Feature

Mar/Apr preview: HVDC breakthrough heralds a new era for renewables


Gail Rajgor

Power technology group ABB says it has made a breakthrough in the ability to interrupt direct current (DC), solving a 100-year oldelectrical engineering puzzle, and paving the way for a more reliable electricity system.

This article excerpt is taken from the forthcoming issue of Renewable Energy Focus magazine (March/April issue). To register to receive a digital copy click here.

It took years of research, ABB says, but what it hails as the world’s first circuit breaker for high voltage direct current (HVDC) is now available. It combines very fast mechanics with power electronics, and is capable of ‘interrupting’ power flows equivalent to the output of a large power station within 5milliseconds - that is thirty times faster than the blink of a human eye, the firm points out.

“The breakthrough removes a 100-year-old barrier to the development of DC transmission grids, which will enable the efficient integration and exchange of renewable energy,” the company says. “DC grids will also improve grid reliability and enhance the capability of existing AC (alternating current) networks.”

Joe Hogan, CEO of ABB says the firm – which has been in discussions with power utilities to identify the first projects for the new development (see box within article, Mar/Apr 2013 issue) – has written a new chapter in the history of electrical engineering. “This historical breakthrough will make it possible to build the grid of the future. Overlay DC grids will be able to interconnect countries and continents, balance loads and reinforce the existing AC transmission networks.”

Renewable energy lifeline

HVDC technology is needed to facilitate the long distance transfer of power from hydropower plants, the integration of offshore wind power, the development of visionary solar projects, and the interconnection of different power networks, explains the company. Hence, the Hybrid HVDC breaker development has been a flagship research project for ABB (which invests over $1bn annually in R&D activities).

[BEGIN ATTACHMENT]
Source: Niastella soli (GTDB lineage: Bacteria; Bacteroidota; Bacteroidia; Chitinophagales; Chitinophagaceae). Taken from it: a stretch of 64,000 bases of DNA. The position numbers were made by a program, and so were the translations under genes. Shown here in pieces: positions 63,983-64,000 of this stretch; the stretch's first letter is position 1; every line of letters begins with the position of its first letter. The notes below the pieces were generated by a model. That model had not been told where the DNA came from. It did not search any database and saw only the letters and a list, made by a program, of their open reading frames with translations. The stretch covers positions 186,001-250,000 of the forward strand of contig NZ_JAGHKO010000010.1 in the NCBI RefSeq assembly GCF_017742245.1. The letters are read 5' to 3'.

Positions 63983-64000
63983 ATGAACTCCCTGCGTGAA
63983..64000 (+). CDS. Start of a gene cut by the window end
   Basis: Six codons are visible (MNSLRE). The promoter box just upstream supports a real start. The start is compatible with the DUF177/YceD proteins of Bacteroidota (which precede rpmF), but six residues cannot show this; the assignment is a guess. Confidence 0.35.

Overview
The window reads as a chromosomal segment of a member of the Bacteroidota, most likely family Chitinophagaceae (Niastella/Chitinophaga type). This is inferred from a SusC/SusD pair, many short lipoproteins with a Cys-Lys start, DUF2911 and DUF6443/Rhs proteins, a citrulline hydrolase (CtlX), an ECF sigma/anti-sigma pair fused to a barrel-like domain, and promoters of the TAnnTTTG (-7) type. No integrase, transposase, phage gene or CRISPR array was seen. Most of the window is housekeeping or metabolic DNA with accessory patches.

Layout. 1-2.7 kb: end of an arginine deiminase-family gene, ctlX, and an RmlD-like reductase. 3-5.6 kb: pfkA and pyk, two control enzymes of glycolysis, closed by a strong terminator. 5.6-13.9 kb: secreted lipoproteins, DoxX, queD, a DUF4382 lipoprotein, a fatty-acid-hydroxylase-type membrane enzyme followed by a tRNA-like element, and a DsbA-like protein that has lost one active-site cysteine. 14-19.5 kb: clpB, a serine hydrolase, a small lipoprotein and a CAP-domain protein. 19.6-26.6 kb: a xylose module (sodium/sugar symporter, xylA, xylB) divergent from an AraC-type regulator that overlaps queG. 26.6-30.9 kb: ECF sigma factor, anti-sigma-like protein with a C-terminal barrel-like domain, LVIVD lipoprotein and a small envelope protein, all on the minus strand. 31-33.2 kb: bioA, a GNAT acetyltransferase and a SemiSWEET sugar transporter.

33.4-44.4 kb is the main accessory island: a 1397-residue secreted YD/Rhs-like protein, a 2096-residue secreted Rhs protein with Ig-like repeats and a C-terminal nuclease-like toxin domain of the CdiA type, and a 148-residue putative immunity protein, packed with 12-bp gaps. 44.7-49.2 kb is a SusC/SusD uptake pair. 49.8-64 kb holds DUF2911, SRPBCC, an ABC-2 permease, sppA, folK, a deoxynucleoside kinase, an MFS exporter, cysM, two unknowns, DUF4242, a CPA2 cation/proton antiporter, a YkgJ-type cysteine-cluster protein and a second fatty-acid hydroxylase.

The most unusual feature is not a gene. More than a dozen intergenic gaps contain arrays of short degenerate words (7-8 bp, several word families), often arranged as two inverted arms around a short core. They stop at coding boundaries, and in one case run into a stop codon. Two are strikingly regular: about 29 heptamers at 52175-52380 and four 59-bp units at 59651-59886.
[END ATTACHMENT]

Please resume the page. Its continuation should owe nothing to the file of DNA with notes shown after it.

The breadth of ABB’s portfolio and combination of in-house manufacturing capability for power semiconductors, converters and high voltage cables (key components of HVDC systems) were, it says, “distinct advantages” in the new development. The company pioneered HVDC nearly 60 years ago and continues to be a technology driver. Indeed, with over 70 HVDC projects, ABB accounts for around half the global installed base, representing an installed capacity of more than 60GW.

Deployment of HVDC has led to an increasing number of point-to-point connections in different parts of the world. The logical next step is to connect the lines and optimise the network. So ABB is already working on the construction of multi-terminal systems and the latest DC breaker innovation, it says, is a major step in the evolution of HVDC grids. In parallel to the new hybrid breaker development, ABB has an established HVDC grid simulation center developing solutions for future DC overlay grid operations.

Magnus Callavik, technology manager for ABB’s grid systems business, says the new breaker is a ‘game changer’...

For the rest of the article in print format, subscribe to Renewable Energy Focus magazine.

Want to read our Explainer on HVDC? Click here.

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